So far I’ve chosen a singer/songwriter, and a poet, and I wanted to round out the set with a visual artist, and another male. (I’m thinking of exploring this challenge again, drawing from female sources of inspiration.)
I’ve chosen a quote from Marc Chagall (1887-1985).
“I had only to open my bedroom window, and blue air, love, and flowers entered with her”.
(Chagall, quoted in M. Chagall, My Life, London, 2003)
And I wondered – who is “her”? His muse, his imagination, inspiration? His wife died in 1944 – perhaps he refers to his memory of her, her spirit?
I loved the imagery of his words – how they formed a poem in their own right, and how they seemed as much a work of art as his paintings.
I had only to open
my bedroom window
and blue air,
entered with her.
I can’t remember when I first discovered the work of Chagall. I don’t know how old I was, or what I was doing at the time, or how I first saw his work – book, postcard, gallery? … no idea. But I do remember being equally enraptured by the dream-like quality of his work, and then confronted by his used of colour. There are only a few pieces of his work that I could probably live with on a daily basis – but then – that’s not the point of art. The fact that I find much of his work unsettling and confronting is what draws me back to it.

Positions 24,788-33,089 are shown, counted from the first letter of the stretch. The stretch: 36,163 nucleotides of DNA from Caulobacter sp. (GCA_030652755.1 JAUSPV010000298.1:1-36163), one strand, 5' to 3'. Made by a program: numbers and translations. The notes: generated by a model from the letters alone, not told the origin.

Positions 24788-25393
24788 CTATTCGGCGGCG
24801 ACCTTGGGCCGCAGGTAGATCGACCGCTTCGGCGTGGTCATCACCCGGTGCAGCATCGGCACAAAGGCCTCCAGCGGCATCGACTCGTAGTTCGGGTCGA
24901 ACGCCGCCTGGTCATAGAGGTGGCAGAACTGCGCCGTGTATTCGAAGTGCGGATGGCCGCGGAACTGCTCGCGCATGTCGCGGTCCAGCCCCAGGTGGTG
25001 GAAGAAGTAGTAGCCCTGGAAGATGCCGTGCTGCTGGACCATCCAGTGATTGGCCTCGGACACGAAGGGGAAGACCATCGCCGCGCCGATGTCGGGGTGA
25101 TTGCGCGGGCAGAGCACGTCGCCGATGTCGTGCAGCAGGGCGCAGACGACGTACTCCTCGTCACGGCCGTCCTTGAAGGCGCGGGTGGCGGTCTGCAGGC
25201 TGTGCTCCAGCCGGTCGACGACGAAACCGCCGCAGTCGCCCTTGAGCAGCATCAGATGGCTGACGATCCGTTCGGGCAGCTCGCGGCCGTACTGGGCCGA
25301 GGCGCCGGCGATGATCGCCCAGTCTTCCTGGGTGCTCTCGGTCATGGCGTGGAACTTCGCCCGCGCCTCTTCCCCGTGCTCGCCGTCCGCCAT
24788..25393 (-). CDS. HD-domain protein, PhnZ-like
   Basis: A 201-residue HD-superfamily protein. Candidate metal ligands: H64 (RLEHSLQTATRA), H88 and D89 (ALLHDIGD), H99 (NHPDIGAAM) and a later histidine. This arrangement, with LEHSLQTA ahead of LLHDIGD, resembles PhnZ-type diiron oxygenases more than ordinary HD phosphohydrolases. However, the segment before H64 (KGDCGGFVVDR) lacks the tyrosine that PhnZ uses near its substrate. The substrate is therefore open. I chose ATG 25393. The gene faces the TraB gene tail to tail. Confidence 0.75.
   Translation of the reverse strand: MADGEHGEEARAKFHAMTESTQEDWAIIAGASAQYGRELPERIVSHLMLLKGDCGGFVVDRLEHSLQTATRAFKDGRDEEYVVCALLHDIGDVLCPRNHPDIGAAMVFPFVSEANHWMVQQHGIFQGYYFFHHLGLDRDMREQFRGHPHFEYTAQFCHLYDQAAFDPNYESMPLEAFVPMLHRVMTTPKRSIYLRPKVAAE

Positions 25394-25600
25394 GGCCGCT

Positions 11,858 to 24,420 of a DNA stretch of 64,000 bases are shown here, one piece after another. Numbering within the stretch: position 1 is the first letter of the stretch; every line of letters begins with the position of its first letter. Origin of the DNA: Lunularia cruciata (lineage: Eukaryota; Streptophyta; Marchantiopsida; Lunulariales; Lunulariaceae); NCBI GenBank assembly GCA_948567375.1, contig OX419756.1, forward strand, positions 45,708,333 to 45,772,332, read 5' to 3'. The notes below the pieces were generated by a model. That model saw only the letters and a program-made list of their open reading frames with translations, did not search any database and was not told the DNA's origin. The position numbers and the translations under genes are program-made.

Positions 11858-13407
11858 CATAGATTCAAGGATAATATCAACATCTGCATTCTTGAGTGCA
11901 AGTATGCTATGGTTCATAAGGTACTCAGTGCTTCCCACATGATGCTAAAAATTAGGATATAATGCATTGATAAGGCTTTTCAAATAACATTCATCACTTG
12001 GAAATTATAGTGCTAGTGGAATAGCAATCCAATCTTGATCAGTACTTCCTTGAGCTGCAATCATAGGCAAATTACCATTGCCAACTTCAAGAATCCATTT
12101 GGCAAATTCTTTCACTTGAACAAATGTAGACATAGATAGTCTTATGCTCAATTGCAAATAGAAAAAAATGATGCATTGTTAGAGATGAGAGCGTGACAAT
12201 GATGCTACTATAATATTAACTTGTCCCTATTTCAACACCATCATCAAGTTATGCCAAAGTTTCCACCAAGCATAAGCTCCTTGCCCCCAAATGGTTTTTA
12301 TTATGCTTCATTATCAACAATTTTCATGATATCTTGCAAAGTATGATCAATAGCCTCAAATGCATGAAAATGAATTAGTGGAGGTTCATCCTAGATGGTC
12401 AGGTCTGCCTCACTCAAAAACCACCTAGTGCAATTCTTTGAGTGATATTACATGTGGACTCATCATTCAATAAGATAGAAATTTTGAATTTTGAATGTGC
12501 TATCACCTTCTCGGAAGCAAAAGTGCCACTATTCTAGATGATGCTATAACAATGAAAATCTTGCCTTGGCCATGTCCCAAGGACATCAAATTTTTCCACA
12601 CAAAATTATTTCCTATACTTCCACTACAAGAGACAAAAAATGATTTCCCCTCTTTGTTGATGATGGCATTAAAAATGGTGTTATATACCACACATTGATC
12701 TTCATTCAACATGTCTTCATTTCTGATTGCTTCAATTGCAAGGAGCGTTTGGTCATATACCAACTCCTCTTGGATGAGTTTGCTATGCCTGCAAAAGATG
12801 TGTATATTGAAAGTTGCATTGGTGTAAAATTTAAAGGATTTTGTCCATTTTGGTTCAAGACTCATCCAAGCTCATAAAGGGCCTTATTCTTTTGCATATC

And then to look for quotes by this artist, whose work I’ve found so powerful, was another discovery. I love the way he talked about colour and its importance to him.
When searching for the source of this quote, the following link was suggested by the mysteries of Google:
The Christies sale catalogue situates the quote with a brush and ink a from 1954, “Grande nu à la fenêtre”, showing a naked woman standing in front of a window, and in front of a man sketched into the background. However, I felt a closer connection to another work pictured in the catalogue, “L’inspiration de l’artiste” (circa 1980). For me, although there is no window evident, this work contains both literal references to the quote – someone flying into his space, flowers and the blue air/sky, and the sense of movement, energy and anticipation in his words. And love – well – the more I read, for Chagall, love was in everything he did.
Today, the sky was a clear vivid blue, the colour so bright it was almost tangible. The air was crisp and cold at the start of winter, here in the southern hemisphere. If I could paint, perhaps I would try to capture the icy chill, maybe using the cleanest, clearest white I could find.
If I were Chagall, perhaps I would use a colour that represented the feeling of cold – maybe a bright orange, or magenta – to show how fingers, toes and nose, once exposed to the cold, actually start to feel as though they are burning.